Yes Bible is real Book Everybody there please read this Does Science Agree With the Bible? The Bible’s answer Yes, for although the Bible is not a science textbook, it is accurate when it mentions matters of science. Consider some examples showing that science and the Bible agree and that the Bible contains scientific facts that differed greatly from the beliefs of many people living at the time it was written. The universe had a beginning. (Genesis 1:1) In contrast, many ancient myths describe the Yes Bible is real Book Everybody there please read this Does Science Agree With the Bible? The Bible’s answer Yes, for although the Bible is not a science textbook, it is accurate when it mentions matters of science. Consider some examples showing that science and the Bible agree and that the Bible contains scientific facts that differed greatly from the beliefs of many people living at the time it was written. The universe had a beginning. (Genesis 1:1) In contrast, many ancient myths describe the universe, not as being created, but as being organized from existing chaos. The Babylonians believed that the gods that gave birth to the universe came from two oceans. Other legends say that the universe came from a giant egg. The universe is governed day-to-day by rational natural laws, not by the whims of deities. (Job 38:33; Jeremiah 33:25) Myths from around the world teach that humans are helpless before the unpredictable and sometimes merciless acts of the gods. The earth is suspended in empty space. (Job 26:7) Many ancient peoples believed that the world was a flat disk supported by a giant or an animal, such as a buffalo or a turtle. Rivers and springs are fed by water that has evaporated from the oceans and other sources and then has fallen back to earth as rain, snow, or hail. (Job 36:27, 28; Ecclesiastes 1:7; Isaiah 55:10; Amos 9:6) The ancient Greeks thought that rivers were fed by underground ocean water, and this idea persisted into the 18th century. The mountains rise and fall, and today’s mountains were once under the ocean. (Psalm 104:6, 8) In contrast, several myths say that the mountains were created in their current form by the gods. Sanitary practices protect health. The Law given to the nation of Israel included regulations for washing after touching a dead body, quarantining those with infectious disease, and disposing of human waste safely. (Leviticus 11:28; 13:1-5; Deuteronomy 23:13) By contrast, one of the Egyptian remedies in use when these commands were given called for applying to an open wound a mixture that included human excrement. Are there scientific errors in the Bible? A reasonable examination of the Bible shows the answer to be no. Here are some common misconceptions about the scientific accuracy of the Bible: Myth: The Bible says that the universe was created in six 24-hour days. Fact: According to the Bible, God created the universe in the indefinite past. (Genesis 1:1) Also, the days of creation described in chapter 1 of Genesis were epochs whose length is not specified. In fact, the entire period during which earth and heaven were made is also called a “day.”—Genesis 2:4. Myth: The Bible says that vegetation was created before the sun existed to support photosynthesis.—Genesis 1:11, 16. Fact: The Bible shows that the sun, one of the stars that make up “the heavens,” was created before vegetation. (Genesis 1:1) Diffused light from the sun reached the earth’s surface during the first “day,” or epoch, of creation. As the atmosphere cleared, by the third “day” of creation, the light was strong enough to support photosynthesis. (Genesis 1:3-5, 12, 13) Only later did the sun become distinctly visible from the surface of the earth.—Genesis 1:16. Myth: The Bible says that the sun revolves around the earth. Fact: Ecclesiastes 1:5 says: “The sun rises, and the sun sets; then it hurries back to the place where it rises again.” However, this statement merely describes the apparent motion of the sun as viewed from the earth. Even today, a person can use the words “sunrise” and “sunset,” yet he knows that the earth revolves around the sun. Myth: The Bible says that the earth is flat. Fact: The Bible uses the phrase “the ends of the earth” to mean “the most distant part of the earth”; this does not imply that the earth is flat or that it has an edge. (Acts 1:8; footnote) Likewise, the expression “the four corners of the earth” is a figure of speech referring to the entire surface of the earth; today a person might use the four points of the compass as a similar metaphor.—Isaiah 11:12; Luke 13:29. Myth: The Bible says that the circumference of a circle is exactly three times its diameter, but the correct value is pi (π), or about 3.1416. Fact: The measurements of “the Sea of cast metal” given at 1 Kings 7:23 and 2 Chronicles 4:2 indicate that it had a diameter of 10 cubits and that “it took a measuring line 30 cubits long to encircle it.” These dimensions might have been merely the nearest round numbers. It is also possible that the circumference and diameter represented inner and outer measurements of the basin respectively. Also See this Many Great Scientist now also Accept That Evolution is Lie and Bible is true A Biochemist Explains His Faith Dr. Davey Loos http://www.jw.org/en/publications/mag... A Microbiologist Explains Her Faith http://www.jw.org/en/publications/mag... A Biotechnologist Explains His Faith http://www.jw.org/en/publications/mag... A Designer of Robots Explains His Faith http://www.jw.org/en/publications/mag... and Many others Also See five major reasons to trust Bible http://www.jw.org/en/publications/mag... Sir Isaac Newton once said: “I find more sure marks of authenticity in the Bible than in any profane history whatsoever.” (Two Apologies, by R. Watson, London, 1820, p. 57)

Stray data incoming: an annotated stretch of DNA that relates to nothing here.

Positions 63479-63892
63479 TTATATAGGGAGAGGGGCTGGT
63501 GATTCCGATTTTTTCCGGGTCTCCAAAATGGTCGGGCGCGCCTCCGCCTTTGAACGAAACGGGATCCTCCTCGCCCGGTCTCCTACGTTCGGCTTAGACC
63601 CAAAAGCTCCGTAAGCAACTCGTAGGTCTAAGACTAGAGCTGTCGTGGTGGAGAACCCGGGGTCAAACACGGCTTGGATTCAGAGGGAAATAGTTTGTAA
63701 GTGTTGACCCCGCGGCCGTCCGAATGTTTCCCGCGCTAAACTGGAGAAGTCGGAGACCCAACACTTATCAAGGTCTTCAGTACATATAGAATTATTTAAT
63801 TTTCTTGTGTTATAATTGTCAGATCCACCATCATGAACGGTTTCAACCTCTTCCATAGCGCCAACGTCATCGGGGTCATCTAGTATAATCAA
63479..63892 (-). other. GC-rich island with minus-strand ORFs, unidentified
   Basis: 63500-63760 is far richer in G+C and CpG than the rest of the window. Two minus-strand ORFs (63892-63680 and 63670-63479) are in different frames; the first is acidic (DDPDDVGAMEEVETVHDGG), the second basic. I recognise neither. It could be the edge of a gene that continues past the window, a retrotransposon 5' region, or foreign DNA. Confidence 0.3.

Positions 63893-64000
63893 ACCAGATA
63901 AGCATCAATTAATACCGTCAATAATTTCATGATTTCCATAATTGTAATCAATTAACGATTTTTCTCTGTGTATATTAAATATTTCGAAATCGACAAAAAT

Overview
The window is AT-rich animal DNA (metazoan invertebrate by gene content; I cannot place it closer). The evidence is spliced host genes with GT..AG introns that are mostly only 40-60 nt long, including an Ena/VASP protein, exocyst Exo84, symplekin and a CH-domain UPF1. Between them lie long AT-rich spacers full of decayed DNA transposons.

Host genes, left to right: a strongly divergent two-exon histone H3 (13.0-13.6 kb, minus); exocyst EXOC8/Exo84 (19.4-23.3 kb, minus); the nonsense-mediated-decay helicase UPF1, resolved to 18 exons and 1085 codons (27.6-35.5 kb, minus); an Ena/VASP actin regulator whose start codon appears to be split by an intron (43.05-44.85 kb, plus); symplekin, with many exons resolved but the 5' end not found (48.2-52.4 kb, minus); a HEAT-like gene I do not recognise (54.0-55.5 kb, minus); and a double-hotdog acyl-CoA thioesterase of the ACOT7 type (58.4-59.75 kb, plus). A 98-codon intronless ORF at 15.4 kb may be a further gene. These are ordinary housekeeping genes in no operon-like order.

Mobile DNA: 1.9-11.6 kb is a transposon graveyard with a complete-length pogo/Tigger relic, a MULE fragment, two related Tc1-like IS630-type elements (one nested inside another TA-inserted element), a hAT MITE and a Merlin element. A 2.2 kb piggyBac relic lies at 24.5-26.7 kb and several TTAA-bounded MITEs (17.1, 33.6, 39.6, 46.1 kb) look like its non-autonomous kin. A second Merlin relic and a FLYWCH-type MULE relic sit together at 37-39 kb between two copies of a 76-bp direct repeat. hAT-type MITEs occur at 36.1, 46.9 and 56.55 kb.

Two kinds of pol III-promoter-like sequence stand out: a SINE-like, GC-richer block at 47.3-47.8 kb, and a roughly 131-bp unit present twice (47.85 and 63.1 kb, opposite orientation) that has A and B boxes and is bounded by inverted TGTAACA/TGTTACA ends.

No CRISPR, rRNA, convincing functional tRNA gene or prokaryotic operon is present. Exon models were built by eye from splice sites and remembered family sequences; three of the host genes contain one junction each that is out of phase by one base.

9. 4 out of 5